“Amelia! Do you like Walter?” Rebecca asked, shocked.

“Why, yes, I like him,” Amelia replied.

“Any special kind of like?” Annie prompted.

“No, he is just a friend,” Amelia replied.

“I am not so sure,” Rebecca said, as the girls climbed into their bed.

“I am sure,” Amelia said. “Stop being silly.”

“I think she really likes him,” Annie whispered to Rebecca.

“I do too,” Rebecca whispered back. And the girls fell asleep.

See complete list of chapters here.

Chapter 2: Springtime

Rebecca was walking home from work one spring day. She started to run. She was very excited to get home. That day her family had started planting their corn, carrots, beets, and cabbage. Even her married siblings were there to help. Rebecca wanted to help them too, before the sun set. She ran through the cobblestone streets of Boston, which she had grown to know very well in the last two months. Hanover Street, Tremont Street, Boylston Street, St. James Avenue, she thought as she ran. Each street was crowded with people, as well as horses and buggies. She carefully slipped through the crowded streets, still running, until she reached the dirt road that led home. Out of breath, she walked until she reached the door of her house. She threw the door open. Rachel charged over, almost knocking Rebecca over. “A baby!” she screamed. “Josie is going to have a baby!”
“Oh, Rachel!” Rebecca called. “Josie!” she then called, escaping from Rachel’s embrace into Josie’s.
“Is it not wonderful, Rebecca? I am going to have a baby!” her big sister Josie exclaimed.

“Yes, it is wonderful! Baby number one!” Rebecca called.

“Now Mother and Josie are both pregnant!” Sarah yelled.

“Yes, Sarah!” Rebecca called, laughing, “What a special spring!”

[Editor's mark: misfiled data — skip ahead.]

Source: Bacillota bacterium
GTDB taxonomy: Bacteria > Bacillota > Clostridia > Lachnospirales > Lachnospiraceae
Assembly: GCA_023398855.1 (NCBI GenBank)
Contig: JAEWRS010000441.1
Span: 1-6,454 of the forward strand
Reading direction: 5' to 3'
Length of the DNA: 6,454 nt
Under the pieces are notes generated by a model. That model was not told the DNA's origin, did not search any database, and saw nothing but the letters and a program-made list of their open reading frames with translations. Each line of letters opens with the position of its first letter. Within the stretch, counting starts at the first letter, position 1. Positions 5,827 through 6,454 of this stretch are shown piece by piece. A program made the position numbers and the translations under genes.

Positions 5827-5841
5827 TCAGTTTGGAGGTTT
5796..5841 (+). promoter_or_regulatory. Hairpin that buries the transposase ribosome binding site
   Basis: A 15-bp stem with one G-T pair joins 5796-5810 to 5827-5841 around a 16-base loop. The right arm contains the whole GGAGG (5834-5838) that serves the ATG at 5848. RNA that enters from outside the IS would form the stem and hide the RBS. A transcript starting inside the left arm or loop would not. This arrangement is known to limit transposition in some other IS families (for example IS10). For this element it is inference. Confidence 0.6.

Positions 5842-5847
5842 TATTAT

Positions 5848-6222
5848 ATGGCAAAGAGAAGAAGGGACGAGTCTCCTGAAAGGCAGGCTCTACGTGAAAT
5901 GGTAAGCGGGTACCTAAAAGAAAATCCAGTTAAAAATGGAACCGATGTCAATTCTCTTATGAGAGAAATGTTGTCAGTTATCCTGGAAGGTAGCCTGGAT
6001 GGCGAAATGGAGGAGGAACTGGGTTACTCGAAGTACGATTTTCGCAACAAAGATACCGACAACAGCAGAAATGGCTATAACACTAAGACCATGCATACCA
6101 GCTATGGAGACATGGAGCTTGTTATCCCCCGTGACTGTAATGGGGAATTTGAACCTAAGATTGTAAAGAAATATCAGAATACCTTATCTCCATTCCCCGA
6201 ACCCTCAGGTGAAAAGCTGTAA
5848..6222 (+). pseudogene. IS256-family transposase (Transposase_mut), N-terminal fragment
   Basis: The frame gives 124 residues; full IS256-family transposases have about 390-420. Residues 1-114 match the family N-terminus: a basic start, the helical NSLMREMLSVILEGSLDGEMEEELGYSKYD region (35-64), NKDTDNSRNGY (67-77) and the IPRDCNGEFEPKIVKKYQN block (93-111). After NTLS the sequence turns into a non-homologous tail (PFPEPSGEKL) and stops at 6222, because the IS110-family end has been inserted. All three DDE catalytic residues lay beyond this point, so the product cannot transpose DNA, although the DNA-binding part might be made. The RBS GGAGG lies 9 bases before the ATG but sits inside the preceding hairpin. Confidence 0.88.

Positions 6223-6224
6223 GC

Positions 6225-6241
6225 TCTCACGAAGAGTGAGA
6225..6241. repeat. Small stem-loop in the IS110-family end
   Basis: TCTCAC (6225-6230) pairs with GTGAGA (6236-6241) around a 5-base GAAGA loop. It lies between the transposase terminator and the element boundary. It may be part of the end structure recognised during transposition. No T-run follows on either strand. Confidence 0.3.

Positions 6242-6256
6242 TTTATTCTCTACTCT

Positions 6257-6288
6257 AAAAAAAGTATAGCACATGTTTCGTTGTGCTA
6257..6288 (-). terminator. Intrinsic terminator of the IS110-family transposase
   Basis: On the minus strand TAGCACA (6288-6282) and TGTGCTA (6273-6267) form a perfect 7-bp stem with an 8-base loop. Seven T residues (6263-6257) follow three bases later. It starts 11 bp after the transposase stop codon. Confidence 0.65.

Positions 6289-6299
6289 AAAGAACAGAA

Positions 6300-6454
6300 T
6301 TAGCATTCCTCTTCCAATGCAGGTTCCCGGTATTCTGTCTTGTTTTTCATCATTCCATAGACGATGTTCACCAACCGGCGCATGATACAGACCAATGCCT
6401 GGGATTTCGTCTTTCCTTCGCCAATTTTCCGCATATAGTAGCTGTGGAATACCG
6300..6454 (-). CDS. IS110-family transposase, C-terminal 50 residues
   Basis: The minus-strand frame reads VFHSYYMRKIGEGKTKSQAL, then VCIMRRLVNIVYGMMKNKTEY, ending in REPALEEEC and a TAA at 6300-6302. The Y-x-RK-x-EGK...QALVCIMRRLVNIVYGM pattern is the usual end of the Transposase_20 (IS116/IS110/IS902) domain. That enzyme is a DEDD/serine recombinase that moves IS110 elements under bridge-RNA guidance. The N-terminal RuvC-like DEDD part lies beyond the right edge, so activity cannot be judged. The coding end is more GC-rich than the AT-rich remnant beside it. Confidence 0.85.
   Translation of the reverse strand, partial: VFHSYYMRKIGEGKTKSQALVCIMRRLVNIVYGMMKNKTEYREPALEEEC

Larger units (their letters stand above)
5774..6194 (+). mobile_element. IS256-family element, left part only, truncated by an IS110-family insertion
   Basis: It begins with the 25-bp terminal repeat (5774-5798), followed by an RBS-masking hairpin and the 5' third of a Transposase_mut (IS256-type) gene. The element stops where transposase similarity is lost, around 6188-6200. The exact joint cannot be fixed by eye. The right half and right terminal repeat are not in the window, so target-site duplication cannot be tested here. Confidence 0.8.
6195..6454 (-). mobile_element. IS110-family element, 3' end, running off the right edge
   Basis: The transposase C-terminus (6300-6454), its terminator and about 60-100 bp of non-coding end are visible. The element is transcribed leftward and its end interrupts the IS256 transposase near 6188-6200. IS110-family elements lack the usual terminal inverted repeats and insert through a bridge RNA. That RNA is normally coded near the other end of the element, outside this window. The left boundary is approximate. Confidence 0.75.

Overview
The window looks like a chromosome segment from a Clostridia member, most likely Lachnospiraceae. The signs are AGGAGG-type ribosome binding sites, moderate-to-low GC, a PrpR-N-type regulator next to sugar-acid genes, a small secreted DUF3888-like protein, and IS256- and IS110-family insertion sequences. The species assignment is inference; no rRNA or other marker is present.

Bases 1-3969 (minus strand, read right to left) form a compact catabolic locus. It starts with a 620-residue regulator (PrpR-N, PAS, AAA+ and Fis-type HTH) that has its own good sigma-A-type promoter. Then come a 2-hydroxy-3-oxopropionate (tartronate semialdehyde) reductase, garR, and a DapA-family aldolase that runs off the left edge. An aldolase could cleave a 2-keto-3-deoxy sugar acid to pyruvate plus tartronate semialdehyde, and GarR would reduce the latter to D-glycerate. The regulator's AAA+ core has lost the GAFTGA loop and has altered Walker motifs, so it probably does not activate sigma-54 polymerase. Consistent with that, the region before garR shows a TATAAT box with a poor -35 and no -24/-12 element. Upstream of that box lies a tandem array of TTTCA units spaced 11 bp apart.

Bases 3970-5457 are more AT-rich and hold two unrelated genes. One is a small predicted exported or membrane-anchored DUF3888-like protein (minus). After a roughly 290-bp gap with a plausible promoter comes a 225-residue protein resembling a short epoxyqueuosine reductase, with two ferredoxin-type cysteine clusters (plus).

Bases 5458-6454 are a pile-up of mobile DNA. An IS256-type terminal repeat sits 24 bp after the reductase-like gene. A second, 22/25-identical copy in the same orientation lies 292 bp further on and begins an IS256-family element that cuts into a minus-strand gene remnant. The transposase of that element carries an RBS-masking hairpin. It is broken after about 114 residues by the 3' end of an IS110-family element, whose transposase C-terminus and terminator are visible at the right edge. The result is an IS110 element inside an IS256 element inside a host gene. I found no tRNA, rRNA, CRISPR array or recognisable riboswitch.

“Where will we go to plant next, Rebecca?” Sarah asked.

“We will be going over to Daniel and Josie’s on Thursday,” Rebecca explained. “And Jacob and Marie’s on Monday,” she continued. “I love planting time! We get to see everybody!”

“Everyone except Gabriel,” Mother quietly stated. Gabriel had left them three years ago. He had gone to South Carolina in search of gold and adventure. They all were very sad. They did not know if he would ever come back. They had received very few letters from him.

“At least we get to see Josie and Daniel, and Jacob and Marie,” Rebecca said calmly, referring to her married siblings and their spouses. Mother nodded.

“Josie have a baby! Josie have a baby!” Rebecca’s three-year-old sister Ruth chimed.

“Hooray! Hooray!” Ben and Matthew yelled. It was a great night at the Peters home.

Rebecca went back to the Bradley’s the next day. When the day was over, Rebecca ran happily home, except it was more of a jog this time. The town was even busier, especially at the general store where people were buying seed. Rebecca was very glad that she had not taken the position as clerk there earlier in the year. She wondered how she would be handling the stress of this particular day. It was then that Rebecca spotted a distinctive light-blue gingham bonnet, one that she knew well, in front of the general store. Sure enough, the lady wearing the bonnet was Marie, her brother Jacob’s wife, who was waiting with her two children. “Aunt Rebecca!” the children called as they turned to see her.

“Joseph! Hannah!” Rebecca called back, giving them big hugs.

“Rebecca, we wondered if we would see you in town,” Marie said.

“Hi, Sis!” called Jacob as he exited the store.

“Hi, Jacob!” she said, her blue eyes dancing in the sunlight. “Will you be at Daniel and Josie’s tomorrow?”

“Yes, we will,” Marie replied. “We would never give up a chance to be with family.” They continued to chat about their busy lives, the children, and the crops. Rebecca suddenly remembered that she should be going home.